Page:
Women, Infants, and the Food Environment: Influences on Food Security and Obesity
Research Center: Southern Rural Development Center, Mississippi State University
Investigator: Laraia, Barbara, and Peggy Bentley
Institution: University of North Carolina, Chapel Hill
Department of Nutrition
School of Public Health
University of North Carolina
Chapel Hill, NC 27599
Over the past decade there has been a new interest in neighborhood-level
effects on health. The role that the local food environment—in particular, the
presence of large supermarkets—plays in providing high diet quality foods to
neighborhood residents is being studied. Although the proportion of meals
eaten away from home has increased, families on average continue to
purchase most of their food from supermarkets and grocery stores. Those
families who spend more of their food dollars on at-home foods have higher
diet quality than those families who spend more money on away-from-home
foods. Supermarkets provide the greatest food variety at lower cost compared
to restaurants. The presence of grocery stores in a neighborhood varies by
neighborhood racial composition, with fewer supermarkets located in African-
American neighborhoods, and by whether the neighborhood is in a rural area.
As part of an ongoing cohort study to investigate risk factors for postpartum
weight retention, this study investigated the food and physical activity environments
in a three-county area in central North Carolina.
The study had two objectives:
Various factors make it difficult to assess the hypothesis that supermarkets
have an independent influence on diet quality. First, endogeneity, or omitted
variable bias, may not take into account the personal choice that influences
both residence and the distance to supermarket that might influence diet
quality. Second, although an independent relationship has been found
between presence of a supermarket and diet, the impact of distance from a
supermarket on diet is not fully understood.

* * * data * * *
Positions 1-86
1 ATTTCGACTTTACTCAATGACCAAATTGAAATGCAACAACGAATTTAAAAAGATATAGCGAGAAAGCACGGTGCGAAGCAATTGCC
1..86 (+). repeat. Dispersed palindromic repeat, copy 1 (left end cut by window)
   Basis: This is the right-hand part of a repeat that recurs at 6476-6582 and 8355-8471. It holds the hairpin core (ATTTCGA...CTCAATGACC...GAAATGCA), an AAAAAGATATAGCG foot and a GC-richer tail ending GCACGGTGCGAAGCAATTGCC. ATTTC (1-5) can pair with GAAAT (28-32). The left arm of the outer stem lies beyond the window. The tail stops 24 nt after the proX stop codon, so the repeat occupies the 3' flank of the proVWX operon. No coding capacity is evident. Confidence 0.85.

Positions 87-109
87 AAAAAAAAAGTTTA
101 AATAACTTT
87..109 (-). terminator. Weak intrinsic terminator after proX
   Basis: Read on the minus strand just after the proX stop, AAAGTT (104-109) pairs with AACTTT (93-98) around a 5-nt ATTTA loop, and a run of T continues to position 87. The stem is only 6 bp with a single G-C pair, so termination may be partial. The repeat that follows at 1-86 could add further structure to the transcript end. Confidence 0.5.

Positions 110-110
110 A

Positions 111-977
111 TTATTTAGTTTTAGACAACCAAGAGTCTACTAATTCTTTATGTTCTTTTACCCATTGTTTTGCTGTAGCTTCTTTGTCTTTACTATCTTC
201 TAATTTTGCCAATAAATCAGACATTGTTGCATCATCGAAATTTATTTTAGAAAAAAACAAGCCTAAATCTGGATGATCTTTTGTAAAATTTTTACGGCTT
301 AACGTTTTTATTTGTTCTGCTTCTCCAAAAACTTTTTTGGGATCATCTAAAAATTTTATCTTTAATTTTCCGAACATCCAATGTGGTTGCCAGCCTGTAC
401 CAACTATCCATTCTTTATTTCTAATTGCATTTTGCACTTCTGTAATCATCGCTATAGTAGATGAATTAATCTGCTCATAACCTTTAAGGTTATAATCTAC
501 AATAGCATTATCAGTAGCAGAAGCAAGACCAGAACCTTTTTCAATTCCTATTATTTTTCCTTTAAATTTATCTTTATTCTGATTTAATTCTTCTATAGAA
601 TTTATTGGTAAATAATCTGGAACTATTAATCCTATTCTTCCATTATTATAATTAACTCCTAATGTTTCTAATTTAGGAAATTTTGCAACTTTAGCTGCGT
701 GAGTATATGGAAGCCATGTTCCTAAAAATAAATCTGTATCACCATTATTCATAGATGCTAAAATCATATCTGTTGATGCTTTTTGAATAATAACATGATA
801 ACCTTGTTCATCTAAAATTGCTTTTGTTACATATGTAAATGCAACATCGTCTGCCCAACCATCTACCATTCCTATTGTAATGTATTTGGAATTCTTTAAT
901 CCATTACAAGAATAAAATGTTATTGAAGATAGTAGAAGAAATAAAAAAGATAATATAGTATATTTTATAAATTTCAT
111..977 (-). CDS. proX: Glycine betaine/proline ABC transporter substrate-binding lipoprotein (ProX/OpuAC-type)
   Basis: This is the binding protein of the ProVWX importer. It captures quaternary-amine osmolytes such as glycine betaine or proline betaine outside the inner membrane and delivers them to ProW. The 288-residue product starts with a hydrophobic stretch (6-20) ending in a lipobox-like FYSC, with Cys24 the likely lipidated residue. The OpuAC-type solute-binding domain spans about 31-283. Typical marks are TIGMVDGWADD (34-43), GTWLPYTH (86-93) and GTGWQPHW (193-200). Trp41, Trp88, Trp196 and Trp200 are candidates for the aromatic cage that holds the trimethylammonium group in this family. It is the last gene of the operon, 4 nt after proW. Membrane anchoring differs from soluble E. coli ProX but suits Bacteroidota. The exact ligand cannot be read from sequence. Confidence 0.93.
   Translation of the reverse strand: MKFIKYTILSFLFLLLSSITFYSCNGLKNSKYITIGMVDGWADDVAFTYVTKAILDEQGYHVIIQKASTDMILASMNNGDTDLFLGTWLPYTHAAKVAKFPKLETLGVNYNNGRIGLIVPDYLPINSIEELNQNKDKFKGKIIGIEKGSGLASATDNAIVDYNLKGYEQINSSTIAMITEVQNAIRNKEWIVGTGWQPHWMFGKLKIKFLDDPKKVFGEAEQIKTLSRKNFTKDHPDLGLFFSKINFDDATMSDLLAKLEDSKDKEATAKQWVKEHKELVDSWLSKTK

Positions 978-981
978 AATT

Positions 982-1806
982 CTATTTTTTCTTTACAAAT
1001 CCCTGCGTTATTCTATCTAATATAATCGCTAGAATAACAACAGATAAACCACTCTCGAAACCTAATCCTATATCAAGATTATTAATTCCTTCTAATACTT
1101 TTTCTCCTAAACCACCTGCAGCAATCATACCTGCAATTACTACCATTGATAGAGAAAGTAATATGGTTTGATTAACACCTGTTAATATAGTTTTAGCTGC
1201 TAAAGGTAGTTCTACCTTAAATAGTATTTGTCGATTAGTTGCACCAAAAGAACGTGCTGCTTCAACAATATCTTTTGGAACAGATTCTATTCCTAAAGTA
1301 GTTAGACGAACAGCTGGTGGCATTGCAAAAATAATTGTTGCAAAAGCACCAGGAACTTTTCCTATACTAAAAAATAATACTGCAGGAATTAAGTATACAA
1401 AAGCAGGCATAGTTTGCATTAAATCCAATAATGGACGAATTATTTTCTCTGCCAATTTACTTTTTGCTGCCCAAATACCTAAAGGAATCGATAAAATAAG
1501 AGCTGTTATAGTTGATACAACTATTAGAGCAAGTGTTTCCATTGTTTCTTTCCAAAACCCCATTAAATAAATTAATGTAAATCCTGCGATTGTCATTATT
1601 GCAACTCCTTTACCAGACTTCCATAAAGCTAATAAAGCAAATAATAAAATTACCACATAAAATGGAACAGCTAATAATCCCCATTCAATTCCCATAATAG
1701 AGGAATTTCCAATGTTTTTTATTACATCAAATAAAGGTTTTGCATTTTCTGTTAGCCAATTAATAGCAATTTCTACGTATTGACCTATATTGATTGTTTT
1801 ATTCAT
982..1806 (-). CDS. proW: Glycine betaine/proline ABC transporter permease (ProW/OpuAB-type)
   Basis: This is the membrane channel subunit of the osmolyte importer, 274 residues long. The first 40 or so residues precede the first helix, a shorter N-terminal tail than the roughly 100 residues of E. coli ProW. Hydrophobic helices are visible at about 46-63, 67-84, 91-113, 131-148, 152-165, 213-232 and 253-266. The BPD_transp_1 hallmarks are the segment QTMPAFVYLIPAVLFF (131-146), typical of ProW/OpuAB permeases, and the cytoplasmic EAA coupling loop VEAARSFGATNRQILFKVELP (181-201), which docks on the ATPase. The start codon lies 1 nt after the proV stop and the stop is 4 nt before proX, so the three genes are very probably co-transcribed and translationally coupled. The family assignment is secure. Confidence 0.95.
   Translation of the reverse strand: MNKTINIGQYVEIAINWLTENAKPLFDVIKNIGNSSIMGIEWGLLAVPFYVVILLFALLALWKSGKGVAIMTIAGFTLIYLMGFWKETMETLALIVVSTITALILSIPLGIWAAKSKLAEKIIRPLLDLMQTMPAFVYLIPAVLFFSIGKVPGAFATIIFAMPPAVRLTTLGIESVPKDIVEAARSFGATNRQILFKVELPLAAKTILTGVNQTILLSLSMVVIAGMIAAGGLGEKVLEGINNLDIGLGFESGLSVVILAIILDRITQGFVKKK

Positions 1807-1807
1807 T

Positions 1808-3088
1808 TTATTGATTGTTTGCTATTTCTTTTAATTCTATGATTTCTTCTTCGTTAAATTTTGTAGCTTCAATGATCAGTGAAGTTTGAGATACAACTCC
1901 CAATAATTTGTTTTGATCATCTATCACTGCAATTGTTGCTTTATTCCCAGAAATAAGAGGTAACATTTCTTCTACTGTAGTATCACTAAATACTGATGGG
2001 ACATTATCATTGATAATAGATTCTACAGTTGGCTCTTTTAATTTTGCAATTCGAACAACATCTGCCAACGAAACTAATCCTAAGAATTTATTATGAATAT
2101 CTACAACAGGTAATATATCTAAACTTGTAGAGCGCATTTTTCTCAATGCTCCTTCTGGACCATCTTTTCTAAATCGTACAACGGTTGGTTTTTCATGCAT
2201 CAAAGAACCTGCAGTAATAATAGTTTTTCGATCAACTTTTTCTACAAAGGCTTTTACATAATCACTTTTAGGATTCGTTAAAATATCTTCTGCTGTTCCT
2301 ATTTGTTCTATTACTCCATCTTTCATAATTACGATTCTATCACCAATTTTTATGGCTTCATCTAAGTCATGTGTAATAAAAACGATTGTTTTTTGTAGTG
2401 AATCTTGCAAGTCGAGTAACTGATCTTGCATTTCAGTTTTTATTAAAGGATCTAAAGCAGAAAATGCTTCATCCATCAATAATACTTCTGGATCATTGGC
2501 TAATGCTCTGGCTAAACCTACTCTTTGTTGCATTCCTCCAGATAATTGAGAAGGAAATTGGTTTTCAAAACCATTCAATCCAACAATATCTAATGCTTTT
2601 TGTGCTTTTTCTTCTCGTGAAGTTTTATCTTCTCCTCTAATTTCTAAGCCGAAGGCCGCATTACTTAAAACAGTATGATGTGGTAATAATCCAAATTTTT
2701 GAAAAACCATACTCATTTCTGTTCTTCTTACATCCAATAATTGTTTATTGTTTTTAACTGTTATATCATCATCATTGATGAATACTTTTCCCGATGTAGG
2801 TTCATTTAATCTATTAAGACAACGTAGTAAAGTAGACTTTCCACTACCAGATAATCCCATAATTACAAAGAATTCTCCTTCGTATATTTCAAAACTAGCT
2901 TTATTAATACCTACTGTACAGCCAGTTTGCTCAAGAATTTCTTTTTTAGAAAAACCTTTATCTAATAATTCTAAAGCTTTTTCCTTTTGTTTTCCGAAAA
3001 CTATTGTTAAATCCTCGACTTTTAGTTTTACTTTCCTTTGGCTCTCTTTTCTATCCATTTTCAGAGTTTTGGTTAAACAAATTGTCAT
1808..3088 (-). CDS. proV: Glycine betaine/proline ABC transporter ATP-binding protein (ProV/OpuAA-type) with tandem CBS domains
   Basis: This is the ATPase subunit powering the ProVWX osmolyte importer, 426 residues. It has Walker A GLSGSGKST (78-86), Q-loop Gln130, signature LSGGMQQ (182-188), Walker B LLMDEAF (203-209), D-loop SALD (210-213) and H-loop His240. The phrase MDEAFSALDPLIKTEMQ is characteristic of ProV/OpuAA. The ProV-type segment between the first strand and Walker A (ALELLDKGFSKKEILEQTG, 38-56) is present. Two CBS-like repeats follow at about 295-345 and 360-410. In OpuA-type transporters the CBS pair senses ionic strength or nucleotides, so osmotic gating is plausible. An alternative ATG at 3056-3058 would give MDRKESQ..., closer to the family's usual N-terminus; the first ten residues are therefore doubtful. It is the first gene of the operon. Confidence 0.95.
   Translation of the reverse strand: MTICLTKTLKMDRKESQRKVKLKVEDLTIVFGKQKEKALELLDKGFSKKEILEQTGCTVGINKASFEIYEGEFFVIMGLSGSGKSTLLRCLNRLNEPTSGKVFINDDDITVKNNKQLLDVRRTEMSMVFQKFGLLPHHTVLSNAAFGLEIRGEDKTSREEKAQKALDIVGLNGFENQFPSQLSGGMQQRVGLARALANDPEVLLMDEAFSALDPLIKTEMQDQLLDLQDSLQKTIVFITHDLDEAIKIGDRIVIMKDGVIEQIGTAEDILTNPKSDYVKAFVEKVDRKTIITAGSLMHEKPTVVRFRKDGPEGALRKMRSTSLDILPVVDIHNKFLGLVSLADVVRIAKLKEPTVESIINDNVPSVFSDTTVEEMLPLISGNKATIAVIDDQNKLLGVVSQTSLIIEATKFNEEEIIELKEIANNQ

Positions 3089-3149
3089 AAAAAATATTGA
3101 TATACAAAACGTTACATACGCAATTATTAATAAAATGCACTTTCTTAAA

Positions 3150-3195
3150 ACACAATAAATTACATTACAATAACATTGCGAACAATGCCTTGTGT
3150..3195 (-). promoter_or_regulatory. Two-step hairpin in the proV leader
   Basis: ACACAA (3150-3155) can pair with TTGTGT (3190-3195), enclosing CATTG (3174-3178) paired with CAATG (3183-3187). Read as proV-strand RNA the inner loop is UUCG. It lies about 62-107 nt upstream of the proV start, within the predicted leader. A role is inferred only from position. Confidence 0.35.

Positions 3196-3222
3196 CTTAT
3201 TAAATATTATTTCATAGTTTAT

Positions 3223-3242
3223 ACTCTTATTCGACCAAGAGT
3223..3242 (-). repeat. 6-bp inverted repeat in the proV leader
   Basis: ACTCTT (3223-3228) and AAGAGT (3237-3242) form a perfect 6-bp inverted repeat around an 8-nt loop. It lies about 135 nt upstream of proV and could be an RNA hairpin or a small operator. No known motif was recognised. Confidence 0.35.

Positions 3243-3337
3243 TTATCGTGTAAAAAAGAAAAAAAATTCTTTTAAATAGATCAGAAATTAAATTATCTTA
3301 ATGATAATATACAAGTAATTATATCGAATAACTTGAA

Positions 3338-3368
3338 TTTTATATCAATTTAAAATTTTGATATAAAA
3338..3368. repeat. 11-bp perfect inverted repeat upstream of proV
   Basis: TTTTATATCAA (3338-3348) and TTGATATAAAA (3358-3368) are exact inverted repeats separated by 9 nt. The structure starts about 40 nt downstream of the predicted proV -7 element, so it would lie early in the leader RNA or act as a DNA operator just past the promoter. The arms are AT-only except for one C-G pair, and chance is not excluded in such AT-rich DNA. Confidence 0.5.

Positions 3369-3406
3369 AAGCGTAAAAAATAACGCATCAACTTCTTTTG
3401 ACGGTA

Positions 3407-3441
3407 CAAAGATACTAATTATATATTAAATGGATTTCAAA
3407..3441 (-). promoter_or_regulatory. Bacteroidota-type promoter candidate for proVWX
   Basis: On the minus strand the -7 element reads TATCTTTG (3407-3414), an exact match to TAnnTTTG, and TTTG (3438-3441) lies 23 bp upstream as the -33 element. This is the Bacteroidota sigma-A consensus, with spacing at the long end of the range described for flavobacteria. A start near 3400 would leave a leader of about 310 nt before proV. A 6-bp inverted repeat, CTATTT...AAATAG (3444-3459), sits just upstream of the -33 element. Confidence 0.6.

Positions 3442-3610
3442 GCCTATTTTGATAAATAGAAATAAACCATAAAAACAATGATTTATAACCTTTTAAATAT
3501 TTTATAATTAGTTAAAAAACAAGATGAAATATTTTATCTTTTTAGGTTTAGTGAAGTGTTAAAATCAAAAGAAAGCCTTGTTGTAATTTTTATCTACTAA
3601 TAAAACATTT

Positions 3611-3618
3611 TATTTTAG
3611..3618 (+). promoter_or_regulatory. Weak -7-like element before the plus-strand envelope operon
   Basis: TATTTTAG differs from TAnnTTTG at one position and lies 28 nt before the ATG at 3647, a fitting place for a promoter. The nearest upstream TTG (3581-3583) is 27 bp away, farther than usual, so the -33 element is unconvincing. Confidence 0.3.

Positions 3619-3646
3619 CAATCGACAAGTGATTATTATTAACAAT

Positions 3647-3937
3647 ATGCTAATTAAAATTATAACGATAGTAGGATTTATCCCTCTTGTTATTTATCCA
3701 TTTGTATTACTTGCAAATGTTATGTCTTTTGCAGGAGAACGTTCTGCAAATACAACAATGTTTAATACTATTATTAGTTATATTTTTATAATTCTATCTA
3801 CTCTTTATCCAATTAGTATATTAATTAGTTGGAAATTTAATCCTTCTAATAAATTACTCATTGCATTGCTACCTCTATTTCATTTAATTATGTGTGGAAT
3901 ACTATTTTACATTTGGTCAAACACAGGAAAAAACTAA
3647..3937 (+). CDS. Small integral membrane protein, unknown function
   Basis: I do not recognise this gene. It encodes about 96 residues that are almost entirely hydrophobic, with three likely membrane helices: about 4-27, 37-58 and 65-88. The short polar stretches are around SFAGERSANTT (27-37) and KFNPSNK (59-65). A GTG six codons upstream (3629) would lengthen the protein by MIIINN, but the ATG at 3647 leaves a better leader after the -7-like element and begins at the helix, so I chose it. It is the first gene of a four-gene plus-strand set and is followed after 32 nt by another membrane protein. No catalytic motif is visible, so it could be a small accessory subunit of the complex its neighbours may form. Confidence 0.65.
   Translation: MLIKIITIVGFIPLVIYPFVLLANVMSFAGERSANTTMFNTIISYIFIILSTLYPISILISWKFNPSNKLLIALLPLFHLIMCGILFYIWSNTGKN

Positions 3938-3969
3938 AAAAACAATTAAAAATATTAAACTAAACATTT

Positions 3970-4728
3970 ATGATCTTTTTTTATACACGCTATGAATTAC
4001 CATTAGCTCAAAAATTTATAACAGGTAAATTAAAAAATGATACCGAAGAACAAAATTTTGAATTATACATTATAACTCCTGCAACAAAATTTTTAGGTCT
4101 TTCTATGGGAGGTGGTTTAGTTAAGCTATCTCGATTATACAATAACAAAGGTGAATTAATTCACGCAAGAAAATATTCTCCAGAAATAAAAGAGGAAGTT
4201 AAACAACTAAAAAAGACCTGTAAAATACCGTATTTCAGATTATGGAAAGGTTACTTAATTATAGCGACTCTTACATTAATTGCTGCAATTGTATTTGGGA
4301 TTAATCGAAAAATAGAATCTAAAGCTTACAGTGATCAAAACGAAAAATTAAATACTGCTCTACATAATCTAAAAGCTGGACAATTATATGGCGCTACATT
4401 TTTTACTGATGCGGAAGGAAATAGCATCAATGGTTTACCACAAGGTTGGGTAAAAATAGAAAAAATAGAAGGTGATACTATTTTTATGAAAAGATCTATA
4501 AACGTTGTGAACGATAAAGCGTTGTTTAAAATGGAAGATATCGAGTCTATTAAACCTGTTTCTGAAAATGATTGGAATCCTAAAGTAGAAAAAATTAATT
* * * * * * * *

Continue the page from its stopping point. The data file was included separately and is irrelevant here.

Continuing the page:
- To identify environmental influences on shopping behaviors,
dietary intake, meal patterns, and physical activity among postpartum
women, infant caregivers and infants
- To identify policies and social factors that influence food resource
and recreation location, and to investigate the relationship between
food environment and dietary intake.
Women were recruited within 1 year postpartum, primarily through clinics
supporting the Special Supplemental Nutrition Program for Women, Infants
and Children (WIC). A total of 34 women participated in focus groups and
individual interviews. These sessions were organized by race and Body
Mass Index (BMI) status. Each focus-group interview lasted about 90
minutes and each individual interview lasted 30-45 minutes. In addition,
nine interviews were conducted with community leaders including nutritionists
at three WIC clinics, a manager of a convenience store, town planners,
representatives from State and national nonprofit organizations that promote
smart growth and active living, and State public health officials. All interviews
were audiotaped, transcribed verbatim, coded, and imported into software
for data management and analysis.
The open coding process produced 47 themes categorized into eight headings:
neighborhood social and physical characteristics, food environment,
supermarket environment, physical activity environment, individual
resources, individual considerations, individual physical activity issues, and
perceived societal and programmatic influences.
Preliminary findings of postpartum women’s perception of their food environment,
especially as it applies to a supermarket survey, suggest that food
purchase decisions are affected by more than cost, quality and food variety.
The general atmosphere of supermarkets, specifically cleanliness and
customer service, also influences where women shop. Study participants
articulated a strong preference for two of seven commonly mentioned supermarket
chains in three central North Carolina counties. Women conveyed a
vague sense of “fitting” with their preferred supermarkets. Stores perceived
as having higher quality food also were seen as more expensive. The women
were not as comfortable shopping in the more expensive stores because they
either didn’t feel welcome or familiar with item locations, which increased
their shopping time.
Although most women shopped at large chain supermarkets, they spoke of the
quality of the supermarkets differing by neighborhood wealth. Findings also
suggested that individual self-esteem may confound the association of neighborhood
food resources on diet and weight. Other psychosocial factors, such as
anxiety and discrimination, might be important characteristics to measure,
especially among low-income households. Such variables have not been
included in models of the neighborhood food environment and diet.